Stephen Moore is not worried about his Fed board confirmation

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Stephen Moore waves his hand.

Moore believes he will be confirmed despite questions over sexist columns he has written.

Stephen Moore, likely to be one of President Trump’s picks to fill Federal Reserve board vacancies, isn’t worried about his bid to join the group. He predicts he’ll sail through the confirmation process.

“I think I’m going to make it through this process,” Moore told George Stephanopoulos on ABC’s This Week Sunday.

Moore’s surety comes as he faces criticism for articles that seem to belittle women and for questions about personal debts.

As Vox’s Anna North wrote, among other things, Moore called the presence of a woman referee at a NCAA basketball game “an obscenity” and wrote of his frustration at the way his wife cast her vote in an election, arguing she’d been swayed by a commercial: “Women are sooo malleable!”

He followed that thought with, “No wonder there’s a gender gap.”

In several columns, Moore also appeared to argue against equal pay for men and women. In 2000, Moore wrote that women athletes should not be paid as much as men are because they are “inferior.” More recently in 2014, Moore wrote that feminists haven’t considered the impact on “family stability” that paying women equally to men would cause.

As Vox’s Amanda Sakuma notes, Moore was found to have been held in contempt of court for failing to paying his former wife $300,000 in alimony and child support. He also owes more than $75,000 to the IRS.

Sunday, the potential nominee told Stephanopoulos he regretted these columns, but also called criticism over the pieces and his personal debts part of a “smear campaign” and a “character assassination.”

“They were humor columns, but some of them weren’t funny and so I am apologetic, I’m embarrassed by some of those things that I wrote,” Moore said, before arguing the pieces aren’t relevant to how he would perform as a board member at the Fed. “We should get back to the issue of whether I am qualified to be on the Federal Reserve board.”

“I’ll debate anybody on economics,” Moore added. Many of his economic views are controversial, however.

Moore, a fellow at the Heritage Foundation, had criticized the Fed raising interest rates, something Trump has done as well. As Vox’s Matthew Yglesias has explained, that’s not necessarily a bad idea. Other views Moore has expressed are “outside the economic mainstream,” however, according to Bloomberg.

For instance, Moore has expressed some fondness for the idea of pegging the US dollar to the value of gold. In 2015, he said he believes that while dollars should be pegged to a basket of commodities, the gold standard is “a lot better than what we have now.”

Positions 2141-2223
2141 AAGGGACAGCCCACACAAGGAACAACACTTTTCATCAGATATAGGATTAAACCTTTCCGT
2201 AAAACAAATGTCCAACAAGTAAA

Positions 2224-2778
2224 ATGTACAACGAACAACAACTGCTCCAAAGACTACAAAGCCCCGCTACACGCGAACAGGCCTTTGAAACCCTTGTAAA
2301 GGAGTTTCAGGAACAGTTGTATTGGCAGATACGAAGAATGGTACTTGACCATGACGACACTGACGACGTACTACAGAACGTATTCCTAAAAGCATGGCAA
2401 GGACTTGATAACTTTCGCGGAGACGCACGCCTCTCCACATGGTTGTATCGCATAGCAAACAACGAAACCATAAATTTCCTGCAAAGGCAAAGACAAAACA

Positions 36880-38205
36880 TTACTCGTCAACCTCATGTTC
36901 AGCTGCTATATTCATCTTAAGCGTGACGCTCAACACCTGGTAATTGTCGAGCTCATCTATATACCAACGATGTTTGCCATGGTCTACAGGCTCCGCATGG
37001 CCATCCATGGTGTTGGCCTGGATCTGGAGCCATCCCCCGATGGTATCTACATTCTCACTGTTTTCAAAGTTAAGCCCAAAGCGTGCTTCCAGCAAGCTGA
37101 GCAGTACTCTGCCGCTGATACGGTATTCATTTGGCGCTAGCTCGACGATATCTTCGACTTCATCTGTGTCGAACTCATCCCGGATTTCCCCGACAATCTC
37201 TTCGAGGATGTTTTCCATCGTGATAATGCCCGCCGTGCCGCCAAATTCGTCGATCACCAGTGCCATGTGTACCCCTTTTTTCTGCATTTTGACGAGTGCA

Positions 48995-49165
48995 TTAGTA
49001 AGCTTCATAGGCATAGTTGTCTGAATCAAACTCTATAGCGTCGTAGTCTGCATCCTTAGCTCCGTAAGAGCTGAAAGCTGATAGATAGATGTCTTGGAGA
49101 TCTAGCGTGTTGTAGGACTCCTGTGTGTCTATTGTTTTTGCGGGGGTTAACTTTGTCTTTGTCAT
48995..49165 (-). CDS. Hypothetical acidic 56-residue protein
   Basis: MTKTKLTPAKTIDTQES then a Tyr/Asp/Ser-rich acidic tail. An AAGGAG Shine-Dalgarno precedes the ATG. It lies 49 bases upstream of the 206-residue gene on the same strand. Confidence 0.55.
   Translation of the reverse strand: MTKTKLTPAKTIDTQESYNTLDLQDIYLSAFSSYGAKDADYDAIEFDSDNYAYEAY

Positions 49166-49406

He has also had some issues with deflation. Moore’s false claims on CNN about rate increases causing “deflation in the economy” were taken apart as he was making them by Washington Post columnist Catherine Rampell. And a piece Moore wrote for the Wall Street Journal called “The Fed Is a Threat to Growth” was criticized by the director of the Center for Monetary and Financial Alternatives at the Cato Institute, George Selgin, who suggested Moore doesn’t really understand the meaning of “deflation” and that Moore’s piece contained factual errors.

“‘Deflation,’ first of all, means an absolute decline in prices, and not merely a decline in the rate at which prices increase,” Selgin wrote. “And notwithstanding Mr. Moore’s assertion that ‘the consumer-price index has been remarkably flat or slightly negative,’ neither the CPI nor any other popular price index has actually declined in during the last six months.”

These views, along with his dismissive stance towards the gender wage gap, has led Republican Senator Susan Collins to claim she has reservations about the nomination.

“The Federal Reserve is supposed to be independent, so that does concern me,” Collins said. “And from what I’ve read he also wants to return to a gold standard. I’m not sure what the implications are of that.”

But Moore, who served as an economic adviser to President Trump’s campaign, said the concerns of Collins and other senators who have expressed reservations about him (like Utah senator Mitt Romney) won’t be a problem.

“I’m friends with Susan Collins, I worked with her on the tax bill,” Moore said on This Week. “I know most of the Republican senators, I think they respect my economic expertise and my record.”

Moore did, however, say he is willing to withdraw from consideration should his nomination process cause senators difficulty with their constituents.

“If I become a liability to any of these senators, I would withdraw,” he said.

A candidate Trump was considering for a separate Federal Reserve board vacancy, former presidential Republican candidate Herman Cain, has already withdrawn his name from consideration after critics questioned his partisan stance, his professional experience, and allegations he has faced of sexual misconduct.